Defining an offer before a business transaction is made
An offer, according to the Black’s Law Dictionary, is a proposal,
- to do a thing;
- to present for acceptance or rejection;
- to hold out or proffer; to make a proposal to, or
- to exhibit something that may be taken or received or not.
Under common law, an offer is an act whereby one person gives to another the legal power of creating the obligation called a contract.
The existing legal framework in Kenya governing the making of an offer is the Law of Contract, Cap 23, Laws of Kenya along with English common law.
Characteristics of an offer
An “offer” must be so definite in its terms, or require such definite terms in acceptance, that the promises and performances to be rendered by each party are reasonably certain.
- Parties to an offer
It must be made by the person who is to make the promise (the offeror), and it must be made to the person to whom the promise is made (the offeree). An offer will not be held valid in law until it comes to the knowledge of the person to whom it is made.
- The manner of an offer
An offer can either be made orally by words or in writing, or it can be implied by action or signs.
- The nature of an offer
Offers can either be bilateral or unilateral.
A bilateral offer has two sides involving two parties who are contractually obligated to perform according to the terms and are equally committed.
A unilateral offer, on the other hand, is made by one party in exchange for the performance of a specific act.
Types of an offer
The varied types of offer in a contract vary depending on a number of factors:
- The way the offer is made, and
- The party to whom the offer is made.
- Specific Offer: this is a kind of offer made to a particular individual or group of individuals and can only be accepted by those to whom it is directed.
- General Offer: this kind of offer is made to the general public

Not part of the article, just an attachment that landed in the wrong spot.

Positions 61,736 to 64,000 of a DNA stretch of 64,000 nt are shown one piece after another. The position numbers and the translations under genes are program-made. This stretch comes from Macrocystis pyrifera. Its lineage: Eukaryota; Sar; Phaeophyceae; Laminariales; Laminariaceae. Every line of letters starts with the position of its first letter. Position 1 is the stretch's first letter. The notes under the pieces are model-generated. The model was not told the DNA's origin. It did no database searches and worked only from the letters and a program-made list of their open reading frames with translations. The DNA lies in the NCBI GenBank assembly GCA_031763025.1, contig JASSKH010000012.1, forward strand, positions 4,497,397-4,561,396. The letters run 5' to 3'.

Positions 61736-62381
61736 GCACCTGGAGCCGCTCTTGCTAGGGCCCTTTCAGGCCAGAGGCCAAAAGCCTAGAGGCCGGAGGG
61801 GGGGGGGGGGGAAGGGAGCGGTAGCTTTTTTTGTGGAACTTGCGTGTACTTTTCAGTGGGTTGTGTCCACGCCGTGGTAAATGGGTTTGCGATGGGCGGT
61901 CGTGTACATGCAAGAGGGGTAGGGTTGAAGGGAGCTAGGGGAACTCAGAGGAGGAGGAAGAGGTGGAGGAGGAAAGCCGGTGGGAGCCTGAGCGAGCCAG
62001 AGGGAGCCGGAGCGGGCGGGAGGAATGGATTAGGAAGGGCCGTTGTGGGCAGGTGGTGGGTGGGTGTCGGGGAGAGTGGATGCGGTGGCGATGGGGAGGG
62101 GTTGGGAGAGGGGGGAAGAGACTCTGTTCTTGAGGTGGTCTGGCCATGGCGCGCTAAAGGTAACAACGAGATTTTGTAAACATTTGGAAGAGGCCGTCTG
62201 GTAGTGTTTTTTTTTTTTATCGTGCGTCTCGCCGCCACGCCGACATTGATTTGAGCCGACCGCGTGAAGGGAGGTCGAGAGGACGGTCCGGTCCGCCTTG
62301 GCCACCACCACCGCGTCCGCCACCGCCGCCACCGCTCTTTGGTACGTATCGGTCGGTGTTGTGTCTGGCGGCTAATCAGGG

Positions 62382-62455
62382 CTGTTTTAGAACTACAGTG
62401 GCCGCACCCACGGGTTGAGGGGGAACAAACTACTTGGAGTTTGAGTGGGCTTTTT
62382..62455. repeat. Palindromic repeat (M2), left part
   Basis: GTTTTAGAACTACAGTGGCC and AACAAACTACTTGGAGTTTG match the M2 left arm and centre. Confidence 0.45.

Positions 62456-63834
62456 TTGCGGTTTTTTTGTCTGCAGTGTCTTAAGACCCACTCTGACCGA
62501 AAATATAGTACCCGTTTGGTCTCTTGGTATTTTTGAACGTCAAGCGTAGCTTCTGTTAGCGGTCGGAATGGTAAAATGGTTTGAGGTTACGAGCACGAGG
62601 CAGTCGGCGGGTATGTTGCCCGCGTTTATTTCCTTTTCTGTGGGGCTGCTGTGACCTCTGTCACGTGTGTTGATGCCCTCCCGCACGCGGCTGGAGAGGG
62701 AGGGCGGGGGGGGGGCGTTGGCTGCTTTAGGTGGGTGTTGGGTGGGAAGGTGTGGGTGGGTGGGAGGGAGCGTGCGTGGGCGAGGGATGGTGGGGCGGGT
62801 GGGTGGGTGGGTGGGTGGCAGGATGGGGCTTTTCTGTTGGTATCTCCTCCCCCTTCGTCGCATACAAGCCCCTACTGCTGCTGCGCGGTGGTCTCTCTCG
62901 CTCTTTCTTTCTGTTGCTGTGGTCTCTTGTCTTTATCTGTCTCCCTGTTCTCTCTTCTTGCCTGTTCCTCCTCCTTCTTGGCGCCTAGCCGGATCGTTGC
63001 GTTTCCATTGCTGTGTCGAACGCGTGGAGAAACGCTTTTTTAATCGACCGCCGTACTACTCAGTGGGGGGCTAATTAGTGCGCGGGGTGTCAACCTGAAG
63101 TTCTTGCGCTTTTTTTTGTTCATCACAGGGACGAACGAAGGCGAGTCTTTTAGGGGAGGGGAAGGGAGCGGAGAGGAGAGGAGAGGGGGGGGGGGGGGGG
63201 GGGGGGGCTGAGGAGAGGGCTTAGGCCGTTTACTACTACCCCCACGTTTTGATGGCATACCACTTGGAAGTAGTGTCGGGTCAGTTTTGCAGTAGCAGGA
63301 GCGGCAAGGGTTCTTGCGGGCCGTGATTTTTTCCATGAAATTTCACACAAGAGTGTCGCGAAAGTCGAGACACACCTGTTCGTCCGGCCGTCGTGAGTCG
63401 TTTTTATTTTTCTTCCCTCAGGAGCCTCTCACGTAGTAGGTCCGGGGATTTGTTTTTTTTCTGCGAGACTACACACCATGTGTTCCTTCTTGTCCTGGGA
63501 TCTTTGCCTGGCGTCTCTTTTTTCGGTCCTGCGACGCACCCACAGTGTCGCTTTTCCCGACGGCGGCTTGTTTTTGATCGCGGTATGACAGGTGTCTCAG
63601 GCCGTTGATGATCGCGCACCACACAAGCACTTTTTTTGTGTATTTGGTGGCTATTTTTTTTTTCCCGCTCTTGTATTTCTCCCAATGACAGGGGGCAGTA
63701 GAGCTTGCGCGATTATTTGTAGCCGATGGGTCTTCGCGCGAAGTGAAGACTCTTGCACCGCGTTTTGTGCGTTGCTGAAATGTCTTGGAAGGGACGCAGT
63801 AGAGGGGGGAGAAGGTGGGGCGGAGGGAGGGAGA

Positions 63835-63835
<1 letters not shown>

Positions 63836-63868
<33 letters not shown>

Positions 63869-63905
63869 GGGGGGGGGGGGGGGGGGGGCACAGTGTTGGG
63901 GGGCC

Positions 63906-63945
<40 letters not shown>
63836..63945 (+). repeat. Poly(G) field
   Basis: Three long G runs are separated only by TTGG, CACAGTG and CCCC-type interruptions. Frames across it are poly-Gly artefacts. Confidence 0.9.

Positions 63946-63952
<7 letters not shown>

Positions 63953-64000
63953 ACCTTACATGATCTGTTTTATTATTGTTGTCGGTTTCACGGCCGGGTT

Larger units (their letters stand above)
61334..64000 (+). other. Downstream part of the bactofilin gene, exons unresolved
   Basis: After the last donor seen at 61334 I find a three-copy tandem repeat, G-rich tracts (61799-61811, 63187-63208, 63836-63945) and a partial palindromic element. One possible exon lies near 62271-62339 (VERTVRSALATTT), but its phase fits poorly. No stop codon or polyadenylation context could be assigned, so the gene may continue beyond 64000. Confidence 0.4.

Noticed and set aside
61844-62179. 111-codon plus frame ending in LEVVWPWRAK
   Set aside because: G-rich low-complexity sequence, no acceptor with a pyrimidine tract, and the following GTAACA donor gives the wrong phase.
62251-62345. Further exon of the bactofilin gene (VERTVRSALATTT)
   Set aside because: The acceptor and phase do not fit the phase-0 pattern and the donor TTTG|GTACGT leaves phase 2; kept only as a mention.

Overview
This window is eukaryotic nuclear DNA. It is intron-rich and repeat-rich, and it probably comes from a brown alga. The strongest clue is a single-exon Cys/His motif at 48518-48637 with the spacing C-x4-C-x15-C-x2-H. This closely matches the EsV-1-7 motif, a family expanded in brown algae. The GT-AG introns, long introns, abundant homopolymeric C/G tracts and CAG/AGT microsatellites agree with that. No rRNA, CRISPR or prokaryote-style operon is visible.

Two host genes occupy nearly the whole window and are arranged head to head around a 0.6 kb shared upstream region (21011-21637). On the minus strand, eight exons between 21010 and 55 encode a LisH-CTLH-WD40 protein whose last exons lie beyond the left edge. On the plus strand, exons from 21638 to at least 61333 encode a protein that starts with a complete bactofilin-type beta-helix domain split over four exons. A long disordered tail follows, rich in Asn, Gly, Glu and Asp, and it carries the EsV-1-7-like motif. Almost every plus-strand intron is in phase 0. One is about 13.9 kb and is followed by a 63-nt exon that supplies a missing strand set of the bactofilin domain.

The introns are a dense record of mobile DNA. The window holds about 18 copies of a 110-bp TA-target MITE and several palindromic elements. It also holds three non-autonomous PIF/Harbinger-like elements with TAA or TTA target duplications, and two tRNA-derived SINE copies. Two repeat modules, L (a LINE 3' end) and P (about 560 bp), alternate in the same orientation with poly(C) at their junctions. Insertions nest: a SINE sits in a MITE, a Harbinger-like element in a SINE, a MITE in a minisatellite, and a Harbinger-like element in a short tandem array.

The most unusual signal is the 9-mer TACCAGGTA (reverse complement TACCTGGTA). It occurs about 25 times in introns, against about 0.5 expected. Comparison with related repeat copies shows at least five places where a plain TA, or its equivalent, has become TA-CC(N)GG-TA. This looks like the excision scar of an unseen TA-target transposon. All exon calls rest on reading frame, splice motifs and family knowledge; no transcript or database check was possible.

- Counter-offer: this is an offer made in response to a previous offer by the other party following negotiations for a final contract. In making a counter-offer, as evidenced in the famous case of Hyde v Wrench, the prior offer is held automatically rejected. An acceptance is therefore required under the terms of the counter-offer otherwise there is no contract.
- Cross Offer: these kinds of offers are those whereby two parties make the same offer with identical terms to one another without knowing that the other party has made an offer.
- Standing Offer: this kind of offer prescribes the duration with which the offer is to remain open for acceptance.
- Express and Implied Offers: express offers are those created by the express words of the parties declaratory of their intention to contract, while implied offers are those which are inferred by the law from certain words in an undertaking which imply intent to contract, even though not expressly.
Termination of an Offer
An offer may be terminated by:
- Revocation: An offer will be held to have been “revoked” if the offeror changes his/her mind and withdraws it (expressly or impliedly). To be valid, the revocation must have been: communicated expressly and revoked before an acceptance is made.
- Lapse of time: This is especially true for standing offers where an acceptance is not made within the stipulated timeframes and, for other kinds of offers, within reasonable timeframes.
- Counter-offer: As previously stated, a counter offer automatically cancels the original offer and becomes the fresh offer.
- Death: The death of either party before acceptance renders its performance impossible thus terminating any foreseeable contract.
- Rejection: refusal by an offeree to accept the offer either expressly or by implication would amount to termination. Common law has also precedented in the case of Felthous v Bindles that silence on the party of the offeree also amounts to rejection.
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